To claim adverse possession, an adverse possessor must show that he/she was in actual, open, and notorious possession of the property. The possession must have been exclusive and hostile to the title of the owner of the property. The possession must have been uninterrupted and continuous for at least 10 years. Successive occupation of the property by persons who are in privity with each other (i.e. by contract, will or blood) can be added together or "tacked on" for purposes of fulfilling the time requirements. If the adverse possessor occupies the property under color of title and makes payment of taxes, the period is 7 years. Color of title means that the person holds out that she legally has a possessory interest in the property (i.e. the defective deed includes the property in question). In addition, permissive use can never ripen into adverse possession.

While this explanation is simply my interpretation of a summary to elude to an answer to your question, as always, it is in your best interest to seek legal counsel as my expertise is as a REALTOR as I am not an attorney.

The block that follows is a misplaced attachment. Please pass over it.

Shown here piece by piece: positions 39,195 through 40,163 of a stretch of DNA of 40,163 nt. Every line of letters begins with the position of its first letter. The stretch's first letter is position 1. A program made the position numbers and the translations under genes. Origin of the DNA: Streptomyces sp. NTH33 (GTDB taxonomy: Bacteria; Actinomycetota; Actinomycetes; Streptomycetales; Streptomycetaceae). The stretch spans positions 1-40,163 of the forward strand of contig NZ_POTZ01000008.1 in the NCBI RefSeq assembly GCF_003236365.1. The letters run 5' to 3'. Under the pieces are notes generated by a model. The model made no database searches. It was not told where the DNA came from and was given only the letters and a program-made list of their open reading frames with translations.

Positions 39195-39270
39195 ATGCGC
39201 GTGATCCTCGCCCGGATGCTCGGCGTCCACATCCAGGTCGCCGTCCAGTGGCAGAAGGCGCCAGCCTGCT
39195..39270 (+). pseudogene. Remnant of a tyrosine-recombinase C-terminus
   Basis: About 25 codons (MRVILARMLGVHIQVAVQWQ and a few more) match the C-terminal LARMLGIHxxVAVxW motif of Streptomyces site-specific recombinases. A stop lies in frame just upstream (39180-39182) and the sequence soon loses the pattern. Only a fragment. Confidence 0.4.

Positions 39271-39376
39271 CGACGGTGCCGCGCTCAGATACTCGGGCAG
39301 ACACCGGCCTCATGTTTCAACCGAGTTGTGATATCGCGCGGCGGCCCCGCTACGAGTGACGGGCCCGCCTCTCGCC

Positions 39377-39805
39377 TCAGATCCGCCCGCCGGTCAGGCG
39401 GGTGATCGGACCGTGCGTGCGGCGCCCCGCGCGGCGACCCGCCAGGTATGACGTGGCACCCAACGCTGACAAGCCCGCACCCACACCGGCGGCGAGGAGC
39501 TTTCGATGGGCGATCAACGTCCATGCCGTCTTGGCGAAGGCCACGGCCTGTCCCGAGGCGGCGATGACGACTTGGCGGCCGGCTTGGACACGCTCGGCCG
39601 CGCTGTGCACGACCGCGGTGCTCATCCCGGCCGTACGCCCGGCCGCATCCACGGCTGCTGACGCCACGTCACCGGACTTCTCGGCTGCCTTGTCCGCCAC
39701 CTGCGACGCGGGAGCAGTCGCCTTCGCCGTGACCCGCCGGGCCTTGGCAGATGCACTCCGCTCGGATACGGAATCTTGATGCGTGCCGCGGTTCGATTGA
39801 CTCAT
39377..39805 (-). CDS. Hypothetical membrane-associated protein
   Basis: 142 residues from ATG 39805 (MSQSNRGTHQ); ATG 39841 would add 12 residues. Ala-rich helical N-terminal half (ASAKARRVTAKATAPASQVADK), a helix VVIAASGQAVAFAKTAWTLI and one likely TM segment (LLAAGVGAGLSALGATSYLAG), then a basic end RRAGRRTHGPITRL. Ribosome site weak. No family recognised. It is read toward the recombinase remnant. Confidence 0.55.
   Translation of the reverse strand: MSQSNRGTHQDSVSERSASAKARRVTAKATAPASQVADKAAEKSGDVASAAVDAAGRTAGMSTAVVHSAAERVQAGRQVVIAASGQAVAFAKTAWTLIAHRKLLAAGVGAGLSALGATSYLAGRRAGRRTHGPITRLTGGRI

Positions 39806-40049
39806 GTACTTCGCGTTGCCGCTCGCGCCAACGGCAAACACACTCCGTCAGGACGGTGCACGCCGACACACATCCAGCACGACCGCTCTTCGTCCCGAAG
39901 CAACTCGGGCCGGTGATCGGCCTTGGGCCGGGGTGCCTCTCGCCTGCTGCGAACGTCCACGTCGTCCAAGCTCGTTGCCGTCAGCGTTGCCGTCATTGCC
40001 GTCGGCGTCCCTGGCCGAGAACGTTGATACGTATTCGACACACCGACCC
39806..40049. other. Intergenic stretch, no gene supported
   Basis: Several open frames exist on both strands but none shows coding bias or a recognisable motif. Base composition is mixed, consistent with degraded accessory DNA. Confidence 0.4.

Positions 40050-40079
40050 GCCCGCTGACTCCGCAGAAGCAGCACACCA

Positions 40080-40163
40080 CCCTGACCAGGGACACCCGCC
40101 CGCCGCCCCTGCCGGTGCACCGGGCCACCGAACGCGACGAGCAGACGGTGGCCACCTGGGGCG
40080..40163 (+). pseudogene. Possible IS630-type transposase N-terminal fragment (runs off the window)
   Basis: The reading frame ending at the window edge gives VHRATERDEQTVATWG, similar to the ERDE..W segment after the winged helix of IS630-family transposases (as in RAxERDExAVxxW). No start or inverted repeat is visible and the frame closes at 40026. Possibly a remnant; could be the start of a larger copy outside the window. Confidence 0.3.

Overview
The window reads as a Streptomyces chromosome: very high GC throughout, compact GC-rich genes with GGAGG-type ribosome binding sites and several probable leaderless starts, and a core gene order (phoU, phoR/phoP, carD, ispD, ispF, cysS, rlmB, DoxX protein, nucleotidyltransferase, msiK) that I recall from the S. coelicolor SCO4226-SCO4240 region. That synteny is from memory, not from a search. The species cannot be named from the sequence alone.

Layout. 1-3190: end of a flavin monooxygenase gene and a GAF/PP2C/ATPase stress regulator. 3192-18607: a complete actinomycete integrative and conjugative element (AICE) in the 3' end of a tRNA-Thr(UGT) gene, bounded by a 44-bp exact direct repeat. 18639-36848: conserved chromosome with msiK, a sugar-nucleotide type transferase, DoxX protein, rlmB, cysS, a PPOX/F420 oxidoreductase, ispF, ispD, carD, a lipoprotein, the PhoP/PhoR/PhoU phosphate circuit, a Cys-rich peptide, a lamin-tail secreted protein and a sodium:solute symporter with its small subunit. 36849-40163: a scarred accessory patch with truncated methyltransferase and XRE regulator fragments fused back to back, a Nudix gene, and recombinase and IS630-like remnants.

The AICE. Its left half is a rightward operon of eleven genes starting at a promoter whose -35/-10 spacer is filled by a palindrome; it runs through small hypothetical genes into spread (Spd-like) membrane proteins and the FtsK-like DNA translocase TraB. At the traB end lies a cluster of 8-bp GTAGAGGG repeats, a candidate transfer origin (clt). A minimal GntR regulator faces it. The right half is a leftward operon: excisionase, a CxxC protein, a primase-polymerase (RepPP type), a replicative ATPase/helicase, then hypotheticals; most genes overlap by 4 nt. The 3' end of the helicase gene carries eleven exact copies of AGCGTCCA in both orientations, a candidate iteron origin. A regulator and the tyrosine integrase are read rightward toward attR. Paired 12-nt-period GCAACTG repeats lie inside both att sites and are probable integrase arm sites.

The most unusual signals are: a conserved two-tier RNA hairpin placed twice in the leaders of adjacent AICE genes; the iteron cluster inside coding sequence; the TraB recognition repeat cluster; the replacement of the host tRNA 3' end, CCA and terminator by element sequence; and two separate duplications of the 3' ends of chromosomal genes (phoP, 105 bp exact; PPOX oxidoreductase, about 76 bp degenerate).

Thursday, November 3, 2011

NWMLS Releases October's 'Mixed Results' Housing Activity

Befitting October and Halloween, last month's housing activity had both tricks and treats. Northwest Multiple Listing Service members reported solid gains in pending sales (up almost 21 percent from a year ago), consistent demand in many price ranges, a shortage of homes in a few categories, and some resurgence of move-up buyers.


Despite those encouraging indicators, prices were down almost 11 percent area-wide compared to a year ago and brokers say there is persistent “hesitancy” in the market.  “All the pieces (for a recovery) exist -- low interest rates, lots of choices, increasing loan availability as well as purchasing programs, yet as a whole the housing market has stalled in many places,” said Northwest MLS director Frank Wilson.